The Indian Ocean is so full of debris that everywhere you look you will find dozens of objects. On March 27 a new search area was announced, hundreds of miles from the “best evidence” from satellite photos. Are the objects from a plane? Could they just be pods of dolphins or part of the tons of garbage that floats in this watery dumpster? Are searchers and investigators seeing what they "want" to see in a desperate effort to find the missing jet?
Even as the new flight speed on MH370 was announced on the 27th, investigators admitted the new search zone was based on the presumption that the same speed and route was maintained the entire flight. Satellite photos only tell us that objects are there. The reality is that scientists will find hundreds of objects floating throughout the Indian Ocean no matter what area they actually look at. The “new evidence” is only meaningless hope until those objects are retrieved and identified as part of the jet.
With the world's eyes now scouring the Indian Ocean for any trace of the plane that was more than 240 feet long and weighed more than 700,000 pounds, the magnitude of the ocean debris problem has become evident.
"It isn't like looking for a needle in a haystack," Conservation International senior scientist M. Sanjayan said of the difficulty in finding the Boeing 777 aircraft. "It's like looking for a needle in a needle factory. It is one piece of debris among billions floating in the ocean."
Looking back over the past two weeks searchers have yet to find even the “large” objects which could be nothing more than shipping containers that fell off cargo haulers. No definitive records exist, but estimates for how many containers go overboard range from about 700 to as many as 10,000 of the roughly 100 million that the World Shipping Council says get shipped each year.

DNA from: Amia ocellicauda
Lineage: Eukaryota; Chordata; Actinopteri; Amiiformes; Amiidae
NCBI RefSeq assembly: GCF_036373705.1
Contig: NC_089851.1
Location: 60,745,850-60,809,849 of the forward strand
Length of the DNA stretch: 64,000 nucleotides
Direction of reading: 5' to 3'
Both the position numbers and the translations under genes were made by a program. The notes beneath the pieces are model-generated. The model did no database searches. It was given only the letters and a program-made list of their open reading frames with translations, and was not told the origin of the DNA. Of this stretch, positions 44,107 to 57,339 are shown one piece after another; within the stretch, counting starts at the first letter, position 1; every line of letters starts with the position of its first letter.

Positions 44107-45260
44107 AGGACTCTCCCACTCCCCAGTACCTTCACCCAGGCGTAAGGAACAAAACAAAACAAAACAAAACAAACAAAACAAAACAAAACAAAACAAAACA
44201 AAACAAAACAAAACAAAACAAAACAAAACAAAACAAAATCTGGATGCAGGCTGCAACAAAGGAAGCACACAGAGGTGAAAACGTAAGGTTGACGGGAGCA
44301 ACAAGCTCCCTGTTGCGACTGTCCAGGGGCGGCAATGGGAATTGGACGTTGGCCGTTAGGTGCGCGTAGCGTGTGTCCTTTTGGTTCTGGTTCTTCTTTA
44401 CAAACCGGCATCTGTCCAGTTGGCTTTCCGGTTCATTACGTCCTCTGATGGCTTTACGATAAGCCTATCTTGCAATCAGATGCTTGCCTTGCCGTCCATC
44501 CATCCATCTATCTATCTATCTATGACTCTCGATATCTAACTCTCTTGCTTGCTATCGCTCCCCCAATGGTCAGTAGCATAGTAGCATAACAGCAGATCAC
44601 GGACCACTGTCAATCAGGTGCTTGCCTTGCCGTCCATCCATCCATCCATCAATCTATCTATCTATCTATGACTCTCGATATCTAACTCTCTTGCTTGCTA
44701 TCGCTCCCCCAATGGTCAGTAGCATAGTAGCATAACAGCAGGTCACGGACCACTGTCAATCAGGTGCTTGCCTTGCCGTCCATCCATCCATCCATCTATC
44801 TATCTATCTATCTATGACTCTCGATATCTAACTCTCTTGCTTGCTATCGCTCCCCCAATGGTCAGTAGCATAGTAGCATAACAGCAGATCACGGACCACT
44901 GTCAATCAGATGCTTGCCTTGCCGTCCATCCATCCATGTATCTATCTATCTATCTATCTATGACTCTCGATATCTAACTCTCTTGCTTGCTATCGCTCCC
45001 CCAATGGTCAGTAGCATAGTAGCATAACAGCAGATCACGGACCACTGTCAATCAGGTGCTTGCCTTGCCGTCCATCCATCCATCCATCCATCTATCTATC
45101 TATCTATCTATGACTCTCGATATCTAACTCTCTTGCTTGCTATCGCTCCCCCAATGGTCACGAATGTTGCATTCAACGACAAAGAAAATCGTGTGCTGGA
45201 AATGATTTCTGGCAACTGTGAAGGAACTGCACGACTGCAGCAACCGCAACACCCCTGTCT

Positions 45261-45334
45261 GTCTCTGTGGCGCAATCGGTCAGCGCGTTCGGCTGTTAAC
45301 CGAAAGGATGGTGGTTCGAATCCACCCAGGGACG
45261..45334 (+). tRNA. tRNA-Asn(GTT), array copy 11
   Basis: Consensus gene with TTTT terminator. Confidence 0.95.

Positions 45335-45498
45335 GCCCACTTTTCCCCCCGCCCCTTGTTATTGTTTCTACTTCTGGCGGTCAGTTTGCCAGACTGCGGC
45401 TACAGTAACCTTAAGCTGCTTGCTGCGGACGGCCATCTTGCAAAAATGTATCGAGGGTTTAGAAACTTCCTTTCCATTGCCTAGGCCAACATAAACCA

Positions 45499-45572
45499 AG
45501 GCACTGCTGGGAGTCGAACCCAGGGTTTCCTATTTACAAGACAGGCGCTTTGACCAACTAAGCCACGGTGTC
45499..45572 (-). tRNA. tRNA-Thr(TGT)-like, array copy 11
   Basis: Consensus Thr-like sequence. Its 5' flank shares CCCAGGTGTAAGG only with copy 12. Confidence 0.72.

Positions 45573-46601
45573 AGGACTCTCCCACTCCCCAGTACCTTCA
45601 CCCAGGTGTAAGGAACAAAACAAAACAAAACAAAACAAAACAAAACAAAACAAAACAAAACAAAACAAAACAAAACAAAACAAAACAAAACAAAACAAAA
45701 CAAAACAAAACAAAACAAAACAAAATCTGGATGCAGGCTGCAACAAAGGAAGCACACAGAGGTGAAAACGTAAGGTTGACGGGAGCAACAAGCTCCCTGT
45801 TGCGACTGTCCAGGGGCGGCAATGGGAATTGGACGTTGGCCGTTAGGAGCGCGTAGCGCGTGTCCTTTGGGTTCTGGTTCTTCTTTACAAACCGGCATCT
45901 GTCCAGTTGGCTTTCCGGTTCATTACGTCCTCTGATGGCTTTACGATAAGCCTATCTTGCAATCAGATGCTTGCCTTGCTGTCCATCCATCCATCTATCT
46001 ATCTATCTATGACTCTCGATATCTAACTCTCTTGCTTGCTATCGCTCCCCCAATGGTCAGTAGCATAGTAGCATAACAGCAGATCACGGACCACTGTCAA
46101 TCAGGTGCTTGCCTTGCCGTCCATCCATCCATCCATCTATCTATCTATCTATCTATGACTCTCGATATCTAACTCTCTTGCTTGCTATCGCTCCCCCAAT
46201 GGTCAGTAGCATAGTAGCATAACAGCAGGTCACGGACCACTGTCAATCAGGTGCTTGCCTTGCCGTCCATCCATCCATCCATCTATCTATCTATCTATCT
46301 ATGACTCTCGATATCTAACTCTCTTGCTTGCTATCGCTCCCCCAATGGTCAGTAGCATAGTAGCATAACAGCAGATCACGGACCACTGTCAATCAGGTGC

Other objects could be houses, trees, tires, and even appliances washed into the sea during the 2004 tsunami in Indonesia.
Charles Moore has been studying ocean trash for nearly 20 years at the Algalita Marine Research Institute in Long Beach, Calif. "The ocean has the distinction of being downhill from everywhere on earth. If you are looking to find out where trash comes from, you just have to look at the land," he said.
"The debris from the Banda Aceh tsunami may easily have gotten to this part of the ocean and could be floating around here 10 years later because plastic is so persistent in the ocean. It doesn't biodegrade, it doesn't rust," he said.
Moore estimates that there are 200 million tons of debris in the ocean now and another 15 million tons being added every year.
Jason Middleton, an aviation professor at the University of New South Wales in Sydney, told the Associated Press, "The chances of it being debris from the airplane are probably small, and the chances of it being debris from other shipping are probably large."
The large objects are still subject to discussion. Janet Porter, a shipping container industry journalist, has insisted that the object judged to be 78 feet in length is far too big to match the size of any shipping container in use. She said the largest container in use is only 45 feet, half the size of the floating object.
So where is MH370? Is it even in the Indian Ocean? Are investigators looking for evidence to fit a preconceived assumption or are they staying open to evidence that tells the true story of Malaysian fliight MH370?
On March 29 spotters on planes found some new debris. A ship will be near the debris later in the day. Will the objects become part of the final chapter of this story?